Recorded in the summer of 1987 and released later that year, The Pogues‘ ‘Fairytale of New York’ famously never made it to number one in the UK first time around, held off the top spot by Pet Shop Boys’ version of ‘Always On My Mind.’
The song, which took over two years to write and features the late, great Kirsty MacColl, has come close several times in the decades since then, reaching No. 3 in 2005 and No. 4 in the UK charts. But the top spot has always remained just out of reach for what has become the country’s most celebrated holiday tune.
‘Fairytale of New York’s’ enduring popularity as a Christmas classic was once again illustrated when it was voted the UK’s most popular festive song, ahead of Wham’s ‘Last Christmas’ (1984), Slade’s ‘Merry Xmas Everybody’ (1973) and Mariah Carey’s ‘All I Want For Christmas Is You’ (1994), in a public survey by collecting society PRS for Music.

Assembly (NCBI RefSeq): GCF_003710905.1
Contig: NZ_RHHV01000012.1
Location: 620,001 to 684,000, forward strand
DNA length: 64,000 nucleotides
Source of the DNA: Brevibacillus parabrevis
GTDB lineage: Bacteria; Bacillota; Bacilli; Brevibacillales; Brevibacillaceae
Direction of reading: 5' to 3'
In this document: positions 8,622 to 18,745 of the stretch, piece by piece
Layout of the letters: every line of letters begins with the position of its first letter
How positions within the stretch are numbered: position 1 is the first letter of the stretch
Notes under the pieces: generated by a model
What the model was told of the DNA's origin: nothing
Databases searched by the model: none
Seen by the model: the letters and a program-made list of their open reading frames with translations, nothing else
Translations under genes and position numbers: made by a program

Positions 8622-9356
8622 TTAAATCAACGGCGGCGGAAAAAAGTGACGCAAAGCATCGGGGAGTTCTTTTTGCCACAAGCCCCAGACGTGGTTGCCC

Still controversy around its lyrics rumbles on with numerous calls by radio stations and DJs to have the words ‘faggot’ and ‘slut’ removed. In one of the most famous instances, BBC Radio 1 announced in 2007 it would be bleeping out ‘faggot’ before immediately reversing its decision following complaints by listeners and the mother of songwriter and Pogues frontman Shane MacGowan.